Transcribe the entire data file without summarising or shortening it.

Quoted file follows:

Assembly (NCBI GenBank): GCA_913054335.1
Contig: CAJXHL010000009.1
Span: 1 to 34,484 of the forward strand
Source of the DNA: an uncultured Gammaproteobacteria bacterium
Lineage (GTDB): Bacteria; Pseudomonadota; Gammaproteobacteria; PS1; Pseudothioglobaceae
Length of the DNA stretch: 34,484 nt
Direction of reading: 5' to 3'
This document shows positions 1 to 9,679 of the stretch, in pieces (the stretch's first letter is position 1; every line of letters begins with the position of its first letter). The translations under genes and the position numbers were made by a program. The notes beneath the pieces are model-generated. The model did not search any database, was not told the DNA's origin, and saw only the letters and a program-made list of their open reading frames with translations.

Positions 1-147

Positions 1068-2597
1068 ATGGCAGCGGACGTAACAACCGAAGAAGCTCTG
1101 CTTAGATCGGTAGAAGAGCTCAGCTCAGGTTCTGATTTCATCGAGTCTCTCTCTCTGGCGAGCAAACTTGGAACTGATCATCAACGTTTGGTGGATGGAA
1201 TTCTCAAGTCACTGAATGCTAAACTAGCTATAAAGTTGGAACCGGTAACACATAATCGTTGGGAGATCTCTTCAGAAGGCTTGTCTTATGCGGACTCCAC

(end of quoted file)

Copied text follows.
Assembly (NCBI GenBank): GCA_913054335.1
Contig: CAJXHL010000009.1
Span: 1 to 34,484 of the forward strand
Source of the DNA: an uncultured Gammaproteobacteria bacterium
Lineage (GTDB): Bacteria; Pseudomonadota; Gammaproteobacteria; PS1; Pseudothioglobaceae
Length of the DNA stretch: 34,484 nt
Direction of reading: 5' to 3'
This document shows positions 1 to 9,679 of the stretch, in pieces (the stretch's first letter is position 1; every line of letters begins with the position of its first letter). The translations under genes and the position numbers were made by a program. The notes beneath the pieces are model-generated. The model did not search any database, was not told the DNA's origin, and saw only the letters and a program-made list of their open reading frames with translations.

Positions 1-147

Positions 1068-2597
1068 ATGGCAGCGGACGTAACAACCGAAGAAGCTCTG
1101 CTTAGATCGGTAGAAGAGCTCAGCTCAGGTTCTGATTTCATCGAGTCTCTCTCTCTGGCGAGCAAACTTGGAACTGATCATCAACGTTTGGTGGATGGAA
1201 TTCTCAAGTCACTGAATGCTAAACTAGCTATAAAGTTGGAACCGGTAACACATAATCGTTGGGAGATCTCTTCAGAAGGCTTGTCTTATGCGGACTCCAC